- @Racecomp Engineering "A common question that often goes unanswered is: Do you want to be a better driver or do you just want to set your fastest laptime this weekend? If it's the latter, then yeah, get the r-comps but in the long run you'll learn more on quality street tires before stepping up to r-comps."

- @rice_classic "I pay for the Tire-Rack Heat Cycle service as I feel it adequately accomplishes the goal of the initial heat cycle and that way I can just put the tire [Toyo RR] on and run it hard. The idea of running a practice session just so cycle in my tires then have to store them away is a logistical expense that I feel is greater than paying the $15/tire to have them pre-heat-cycled. I think this service is responsible for my getting over 25 competitive cycles out of the tire. If you really want to put that into "weekends" then I'd say 4 weekends at roughly 6-8 sessions per weekend (I double enter)."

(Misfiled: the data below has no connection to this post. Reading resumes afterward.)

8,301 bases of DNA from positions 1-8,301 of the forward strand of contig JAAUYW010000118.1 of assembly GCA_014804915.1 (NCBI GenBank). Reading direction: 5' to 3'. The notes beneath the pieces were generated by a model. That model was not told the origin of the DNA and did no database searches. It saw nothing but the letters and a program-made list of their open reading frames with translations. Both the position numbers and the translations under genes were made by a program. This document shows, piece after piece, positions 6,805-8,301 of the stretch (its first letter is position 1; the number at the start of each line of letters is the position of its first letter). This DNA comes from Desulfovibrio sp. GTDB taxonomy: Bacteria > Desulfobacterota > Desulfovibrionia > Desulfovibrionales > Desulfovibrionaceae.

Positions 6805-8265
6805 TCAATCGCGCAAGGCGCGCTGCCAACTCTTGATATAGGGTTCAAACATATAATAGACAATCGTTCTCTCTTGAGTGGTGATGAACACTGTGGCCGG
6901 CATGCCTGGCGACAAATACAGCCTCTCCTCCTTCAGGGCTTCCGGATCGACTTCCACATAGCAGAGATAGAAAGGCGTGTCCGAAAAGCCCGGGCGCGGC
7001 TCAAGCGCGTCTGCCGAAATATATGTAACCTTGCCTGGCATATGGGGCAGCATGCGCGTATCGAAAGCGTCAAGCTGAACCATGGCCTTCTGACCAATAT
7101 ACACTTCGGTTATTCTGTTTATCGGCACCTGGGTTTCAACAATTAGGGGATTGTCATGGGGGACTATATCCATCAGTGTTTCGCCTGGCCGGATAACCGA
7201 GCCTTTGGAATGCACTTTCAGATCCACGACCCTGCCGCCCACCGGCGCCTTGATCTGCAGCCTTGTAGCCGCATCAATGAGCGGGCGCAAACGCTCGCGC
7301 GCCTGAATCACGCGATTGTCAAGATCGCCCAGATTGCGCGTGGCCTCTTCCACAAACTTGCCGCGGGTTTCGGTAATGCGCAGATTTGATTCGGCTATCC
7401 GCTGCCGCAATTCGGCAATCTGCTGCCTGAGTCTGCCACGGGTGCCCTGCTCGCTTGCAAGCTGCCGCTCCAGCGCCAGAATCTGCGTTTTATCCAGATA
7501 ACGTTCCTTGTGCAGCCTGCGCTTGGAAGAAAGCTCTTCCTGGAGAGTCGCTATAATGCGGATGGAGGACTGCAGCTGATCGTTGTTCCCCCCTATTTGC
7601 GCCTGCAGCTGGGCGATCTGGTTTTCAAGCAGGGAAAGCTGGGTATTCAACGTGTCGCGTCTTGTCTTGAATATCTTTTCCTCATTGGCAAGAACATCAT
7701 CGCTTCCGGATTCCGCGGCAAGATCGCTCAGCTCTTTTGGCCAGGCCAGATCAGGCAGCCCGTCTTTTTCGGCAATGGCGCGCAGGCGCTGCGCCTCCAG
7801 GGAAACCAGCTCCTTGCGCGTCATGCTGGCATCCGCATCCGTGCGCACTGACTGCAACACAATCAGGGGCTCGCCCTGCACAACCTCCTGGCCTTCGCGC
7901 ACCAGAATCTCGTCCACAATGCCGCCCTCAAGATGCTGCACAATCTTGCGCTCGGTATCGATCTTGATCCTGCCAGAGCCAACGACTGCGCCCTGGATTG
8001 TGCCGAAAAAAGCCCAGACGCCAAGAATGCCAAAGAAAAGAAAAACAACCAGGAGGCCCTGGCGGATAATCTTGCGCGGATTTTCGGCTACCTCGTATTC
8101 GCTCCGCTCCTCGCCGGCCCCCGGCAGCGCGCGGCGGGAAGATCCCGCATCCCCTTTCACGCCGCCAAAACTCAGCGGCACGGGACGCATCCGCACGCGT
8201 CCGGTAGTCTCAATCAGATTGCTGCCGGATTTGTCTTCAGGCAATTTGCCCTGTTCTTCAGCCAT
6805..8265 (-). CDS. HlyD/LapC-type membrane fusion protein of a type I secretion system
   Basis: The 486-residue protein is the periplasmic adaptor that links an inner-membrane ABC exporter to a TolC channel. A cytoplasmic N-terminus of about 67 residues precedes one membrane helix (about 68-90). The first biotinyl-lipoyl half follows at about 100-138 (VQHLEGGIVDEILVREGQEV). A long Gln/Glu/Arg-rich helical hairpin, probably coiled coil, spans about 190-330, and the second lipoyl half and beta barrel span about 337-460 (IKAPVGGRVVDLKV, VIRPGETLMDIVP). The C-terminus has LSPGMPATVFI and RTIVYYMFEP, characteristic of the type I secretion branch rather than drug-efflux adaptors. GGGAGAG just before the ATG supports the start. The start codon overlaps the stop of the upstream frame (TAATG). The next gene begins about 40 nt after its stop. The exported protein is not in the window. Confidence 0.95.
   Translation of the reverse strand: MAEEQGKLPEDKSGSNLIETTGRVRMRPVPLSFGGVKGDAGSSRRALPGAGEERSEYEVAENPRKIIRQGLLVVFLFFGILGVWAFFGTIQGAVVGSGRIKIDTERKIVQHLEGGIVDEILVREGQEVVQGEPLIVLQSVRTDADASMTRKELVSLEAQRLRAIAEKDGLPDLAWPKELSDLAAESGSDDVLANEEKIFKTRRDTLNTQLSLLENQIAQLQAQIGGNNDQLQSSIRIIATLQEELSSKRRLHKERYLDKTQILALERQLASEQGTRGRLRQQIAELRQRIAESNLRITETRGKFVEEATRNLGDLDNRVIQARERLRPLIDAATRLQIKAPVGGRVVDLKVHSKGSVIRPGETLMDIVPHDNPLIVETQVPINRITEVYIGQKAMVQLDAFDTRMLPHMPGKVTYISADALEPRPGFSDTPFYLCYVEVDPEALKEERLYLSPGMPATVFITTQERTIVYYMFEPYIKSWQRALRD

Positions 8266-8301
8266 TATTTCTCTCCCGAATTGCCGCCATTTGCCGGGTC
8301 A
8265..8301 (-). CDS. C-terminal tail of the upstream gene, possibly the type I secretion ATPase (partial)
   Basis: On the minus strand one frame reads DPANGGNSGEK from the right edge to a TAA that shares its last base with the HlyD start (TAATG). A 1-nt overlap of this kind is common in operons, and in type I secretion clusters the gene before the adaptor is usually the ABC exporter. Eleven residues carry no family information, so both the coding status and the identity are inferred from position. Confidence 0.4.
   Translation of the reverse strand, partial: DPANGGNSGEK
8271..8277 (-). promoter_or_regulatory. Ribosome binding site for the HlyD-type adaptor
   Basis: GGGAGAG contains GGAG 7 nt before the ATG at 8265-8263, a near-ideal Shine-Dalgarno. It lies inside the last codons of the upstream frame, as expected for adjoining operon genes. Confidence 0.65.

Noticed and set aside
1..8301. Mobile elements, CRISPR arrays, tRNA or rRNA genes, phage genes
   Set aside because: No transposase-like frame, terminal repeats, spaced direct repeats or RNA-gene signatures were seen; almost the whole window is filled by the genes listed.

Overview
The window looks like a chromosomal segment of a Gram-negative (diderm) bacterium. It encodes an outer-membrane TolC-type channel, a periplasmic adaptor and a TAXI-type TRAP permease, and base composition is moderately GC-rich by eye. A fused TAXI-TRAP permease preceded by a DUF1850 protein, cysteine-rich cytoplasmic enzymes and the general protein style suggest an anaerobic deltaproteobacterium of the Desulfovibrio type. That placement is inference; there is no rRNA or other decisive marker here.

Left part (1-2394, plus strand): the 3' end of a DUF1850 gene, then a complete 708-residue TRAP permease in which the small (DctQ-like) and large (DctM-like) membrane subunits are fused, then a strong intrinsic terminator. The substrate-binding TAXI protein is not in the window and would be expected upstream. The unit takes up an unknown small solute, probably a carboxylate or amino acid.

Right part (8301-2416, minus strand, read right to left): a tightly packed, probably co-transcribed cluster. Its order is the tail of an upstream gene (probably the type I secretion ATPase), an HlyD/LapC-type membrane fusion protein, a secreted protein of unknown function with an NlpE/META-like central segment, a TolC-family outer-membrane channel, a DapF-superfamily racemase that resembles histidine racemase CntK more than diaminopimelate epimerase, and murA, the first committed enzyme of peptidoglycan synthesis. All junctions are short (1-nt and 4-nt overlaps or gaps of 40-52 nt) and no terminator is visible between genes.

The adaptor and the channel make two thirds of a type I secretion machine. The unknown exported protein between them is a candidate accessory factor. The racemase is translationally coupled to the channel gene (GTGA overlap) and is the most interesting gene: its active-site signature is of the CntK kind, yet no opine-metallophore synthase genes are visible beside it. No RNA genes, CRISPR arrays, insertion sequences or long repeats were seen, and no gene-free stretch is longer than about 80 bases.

"when the Spec Miata guys switched from RA1's to Hoosier SM6's.. Some said the Hoosiers were slower but the problem was they needed to change their setup a bit to maximize their tire and they had to learn how to drive a grippier tire. Once they learned how to drive the tire, they were all faster on Hoosiers over the RA1."
"Personal example with this [tire compound vs width] on my race car: 2250 lbs with driver (light!)/125 Fwhp
205/50/15 Hoosier R6 or 225/45/15 Toyo RA1 or 225/45/15 Hankook C51
The Hankook C51 is a marvelous tire and sometimes it worked well but most of the time it didn't...The race car, due to power and weight struggles to put more than 170*F in the front tires even on an 85*F day with those big tires.
The Hoosier R6 and Toyo RA1 would operate vastly better at a lower temperature than the C51 making them far more competitive and far less terifying in the opening laps before they come up to temp. They worked better sooner (below optimal heat range) and operated better at the lower level of their optimal heat range. The C51's really liked heat, in fact they worked surprisingly well on a car that saw 200-220*F tire temps. On my car.. no so much.